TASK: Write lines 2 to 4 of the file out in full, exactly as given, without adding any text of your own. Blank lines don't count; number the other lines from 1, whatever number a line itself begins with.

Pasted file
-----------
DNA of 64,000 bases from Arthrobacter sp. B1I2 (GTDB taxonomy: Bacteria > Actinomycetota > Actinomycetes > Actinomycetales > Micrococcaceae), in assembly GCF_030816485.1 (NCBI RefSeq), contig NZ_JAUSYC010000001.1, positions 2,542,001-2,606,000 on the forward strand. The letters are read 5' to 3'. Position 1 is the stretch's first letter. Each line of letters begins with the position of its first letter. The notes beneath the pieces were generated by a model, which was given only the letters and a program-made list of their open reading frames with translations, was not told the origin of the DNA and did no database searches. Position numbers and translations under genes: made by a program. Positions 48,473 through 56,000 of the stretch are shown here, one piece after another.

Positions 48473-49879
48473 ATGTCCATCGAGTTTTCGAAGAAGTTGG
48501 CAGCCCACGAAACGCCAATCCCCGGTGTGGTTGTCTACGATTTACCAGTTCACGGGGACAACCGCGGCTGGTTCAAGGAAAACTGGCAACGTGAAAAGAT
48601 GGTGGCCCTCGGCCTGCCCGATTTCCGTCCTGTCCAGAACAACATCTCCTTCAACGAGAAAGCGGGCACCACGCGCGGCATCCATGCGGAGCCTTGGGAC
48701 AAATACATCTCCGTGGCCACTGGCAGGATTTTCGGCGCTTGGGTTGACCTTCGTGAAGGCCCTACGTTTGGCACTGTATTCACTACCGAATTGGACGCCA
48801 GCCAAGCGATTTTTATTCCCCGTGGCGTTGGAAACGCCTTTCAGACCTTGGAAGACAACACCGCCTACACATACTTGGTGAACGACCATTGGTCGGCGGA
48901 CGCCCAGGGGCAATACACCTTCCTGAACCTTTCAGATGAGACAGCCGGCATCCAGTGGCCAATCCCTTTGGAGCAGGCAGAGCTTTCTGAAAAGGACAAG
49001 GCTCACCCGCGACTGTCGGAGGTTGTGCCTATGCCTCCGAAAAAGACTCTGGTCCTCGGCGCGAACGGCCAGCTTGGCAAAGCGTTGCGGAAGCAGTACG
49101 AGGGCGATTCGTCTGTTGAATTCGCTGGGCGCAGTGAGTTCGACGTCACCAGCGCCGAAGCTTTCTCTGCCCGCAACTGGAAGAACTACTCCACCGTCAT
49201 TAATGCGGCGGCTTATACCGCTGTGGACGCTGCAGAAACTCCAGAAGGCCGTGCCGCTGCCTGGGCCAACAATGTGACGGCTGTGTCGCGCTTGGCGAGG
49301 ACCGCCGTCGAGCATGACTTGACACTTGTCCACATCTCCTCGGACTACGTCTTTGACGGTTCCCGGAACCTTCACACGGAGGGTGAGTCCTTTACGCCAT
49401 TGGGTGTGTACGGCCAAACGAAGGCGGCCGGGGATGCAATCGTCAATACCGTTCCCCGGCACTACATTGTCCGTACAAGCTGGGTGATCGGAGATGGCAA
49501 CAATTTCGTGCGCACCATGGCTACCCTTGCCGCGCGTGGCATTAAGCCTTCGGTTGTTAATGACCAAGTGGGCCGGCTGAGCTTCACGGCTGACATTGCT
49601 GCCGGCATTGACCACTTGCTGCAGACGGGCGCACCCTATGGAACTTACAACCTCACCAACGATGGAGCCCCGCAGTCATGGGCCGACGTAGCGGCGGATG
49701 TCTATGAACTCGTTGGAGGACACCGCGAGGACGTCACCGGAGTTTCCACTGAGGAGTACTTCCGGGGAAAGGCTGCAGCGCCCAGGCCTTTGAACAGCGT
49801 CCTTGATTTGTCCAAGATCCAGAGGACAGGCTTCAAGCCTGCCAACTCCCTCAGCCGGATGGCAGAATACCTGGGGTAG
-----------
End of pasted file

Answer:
Positions 48473-49879
48473 ATGTCCATCGAGTTTTCGAAGAAGTTGG
48501 CAGCCCACGAAACGCCAATCCCCGGTGTGGTTGTCTACGATTTACCAGTTCACGGGGACAACCGCGGCTGGTTCAAGGAAAACTGGCAACGTGAAAAGAT